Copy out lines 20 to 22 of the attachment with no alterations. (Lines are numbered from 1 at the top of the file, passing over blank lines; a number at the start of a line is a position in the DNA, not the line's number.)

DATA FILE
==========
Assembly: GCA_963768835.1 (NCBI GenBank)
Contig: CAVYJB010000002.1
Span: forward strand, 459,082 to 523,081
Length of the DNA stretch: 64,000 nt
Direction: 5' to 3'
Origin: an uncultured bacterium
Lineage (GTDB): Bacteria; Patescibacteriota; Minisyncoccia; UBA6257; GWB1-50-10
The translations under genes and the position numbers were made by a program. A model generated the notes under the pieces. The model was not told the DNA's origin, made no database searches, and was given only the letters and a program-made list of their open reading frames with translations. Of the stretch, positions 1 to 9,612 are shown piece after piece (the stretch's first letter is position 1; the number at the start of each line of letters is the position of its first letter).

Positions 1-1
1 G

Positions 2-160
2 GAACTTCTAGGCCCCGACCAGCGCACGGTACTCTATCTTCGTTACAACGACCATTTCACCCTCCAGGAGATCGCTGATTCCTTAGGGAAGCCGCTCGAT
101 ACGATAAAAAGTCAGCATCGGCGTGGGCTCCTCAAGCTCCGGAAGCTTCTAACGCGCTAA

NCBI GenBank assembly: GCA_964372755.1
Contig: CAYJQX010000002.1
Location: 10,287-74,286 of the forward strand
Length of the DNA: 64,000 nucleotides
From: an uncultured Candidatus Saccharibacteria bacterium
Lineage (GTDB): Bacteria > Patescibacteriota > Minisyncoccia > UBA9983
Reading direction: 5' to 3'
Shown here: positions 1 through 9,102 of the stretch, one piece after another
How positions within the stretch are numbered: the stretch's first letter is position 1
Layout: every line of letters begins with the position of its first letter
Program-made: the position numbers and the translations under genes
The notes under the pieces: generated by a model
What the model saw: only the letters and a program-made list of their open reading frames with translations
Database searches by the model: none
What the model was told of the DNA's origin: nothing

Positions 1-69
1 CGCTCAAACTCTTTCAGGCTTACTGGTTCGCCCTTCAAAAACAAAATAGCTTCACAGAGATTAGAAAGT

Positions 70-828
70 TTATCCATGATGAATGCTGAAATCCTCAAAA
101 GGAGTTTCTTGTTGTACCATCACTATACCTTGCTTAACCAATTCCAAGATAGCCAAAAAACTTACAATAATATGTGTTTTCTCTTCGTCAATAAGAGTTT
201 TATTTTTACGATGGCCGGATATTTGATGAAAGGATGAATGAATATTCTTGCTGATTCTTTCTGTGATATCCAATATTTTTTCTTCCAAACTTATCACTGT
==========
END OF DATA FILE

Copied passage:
Reading direction: 5' to 3'
Shown here: positions 1 through 9,102 of the stretch, one piece after another
How positions within the stretch are numbered: the stretch's first letter is position 1